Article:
Nothing signifies the holiday season in Vacaville more than the dazzling bright lights of Candy Cane and Lollipop Lanes.
A Solano County classic for more than 25 years, the festive streets commonly known as Arlene Drive and Shady Glen Avenue, have been warming the hearts of Vacaville residents with a plethora of holiday decorations since the 1980s. As the lights are hung and candy canes begin to line the streets, Solano County residents know the holiday season is approaching.
Roulou Avila, a resident of Candy Cane Lane, has lived on the street since the holiday tradition began. Avila and her family say their decorations tend to be not as elaborate as other homes in the neighborhood. However, Avila loves being part of a tradition that brings so much joy to local families.
“It makes you feel warm that you’re giving a family an outing that doesn’t cost anything,” Avila says.
As the Avila family gears up for the holiday season, they laugh about how for the next month, they can’t order pizza without having to wait hours for it to be delivered because of the backup on North Orchard Avenue, the street adjacent to Candy Cane Lane.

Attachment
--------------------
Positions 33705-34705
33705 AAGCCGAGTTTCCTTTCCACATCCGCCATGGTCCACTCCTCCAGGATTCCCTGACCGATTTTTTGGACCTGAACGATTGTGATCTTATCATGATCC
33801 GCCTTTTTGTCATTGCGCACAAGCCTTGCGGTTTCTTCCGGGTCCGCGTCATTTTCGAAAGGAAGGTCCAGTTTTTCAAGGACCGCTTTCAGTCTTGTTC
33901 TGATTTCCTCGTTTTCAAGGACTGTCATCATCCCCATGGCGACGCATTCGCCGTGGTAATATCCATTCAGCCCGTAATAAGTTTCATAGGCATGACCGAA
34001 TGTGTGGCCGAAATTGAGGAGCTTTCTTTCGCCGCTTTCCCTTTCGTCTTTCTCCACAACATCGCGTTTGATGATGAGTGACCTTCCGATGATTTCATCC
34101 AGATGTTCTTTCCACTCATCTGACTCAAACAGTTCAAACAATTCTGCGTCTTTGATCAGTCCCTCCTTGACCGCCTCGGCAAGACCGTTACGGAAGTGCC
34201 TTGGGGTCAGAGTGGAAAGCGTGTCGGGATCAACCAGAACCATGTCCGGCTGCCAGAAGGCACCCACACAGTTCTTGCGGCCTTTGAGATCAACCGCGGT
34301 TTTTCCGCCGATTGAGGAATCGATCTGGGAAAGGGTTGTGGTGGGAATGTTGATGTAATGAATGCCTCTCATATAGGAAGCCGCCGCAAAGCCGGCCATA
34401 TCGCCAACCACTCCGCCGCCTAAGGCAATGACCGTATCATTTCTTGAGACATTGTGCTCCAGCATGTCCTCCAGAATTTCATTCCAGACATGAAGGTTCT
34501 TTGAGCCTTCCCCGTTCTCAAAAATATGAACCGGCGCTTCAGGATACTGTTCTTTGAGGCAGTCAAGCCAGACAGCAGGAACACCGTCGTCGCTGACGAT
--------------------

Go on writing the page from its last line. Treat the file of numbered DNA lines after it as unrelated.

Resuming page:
“The whole thing is worth it,” Avila says.
Avila says the tradition began when a few families moved into various homes on the street. Those select neighbors just happened to be avid holiday decorators. Eventually the tradition of decorating became a neighborhood affair, with a majority of homes participating.
In addition to the lights and detailed decorations, the neighborhood’s residents also host a canned food drive, where food is donated to local churches and food lockers, Avila says.
In the days leading up to the start of the holiday season, neighbors have meetings to discuss plans for the season.
Though there is no official date when Candy Cane Lane opens to the public with holiday decor, Avila says neighbors usually have their homes decorated by the day after Thanksgiving or the day of Merriment on the Main, which is set for Tuesday this year, when the Christmas tree in Downtown Vacaville will be lit.
Avila says she likes to correlate her outdoor decorations with her next door neighbors, though another resident believes houses tend to be unique in their decor.
“We’re all very individualistic,” Candy Cane Lane resident Kathy says.
Kathy has lived in her home since the holiday decorating began and enjoys the festivities.
“We all love to do it and share the joy with the town,” she say.
The majority of homes on Candy Cane Lane and Lollipop Lanes are decorated, though a number of residents were continuing Friday to put the final touches on their homes.
For Avila, one of the best parts of being involved in her neighborhood’s holiday festivities is bringing joy to the children and families who visit the streets.
The holiday decorations are up now and are expected to remain up until New Years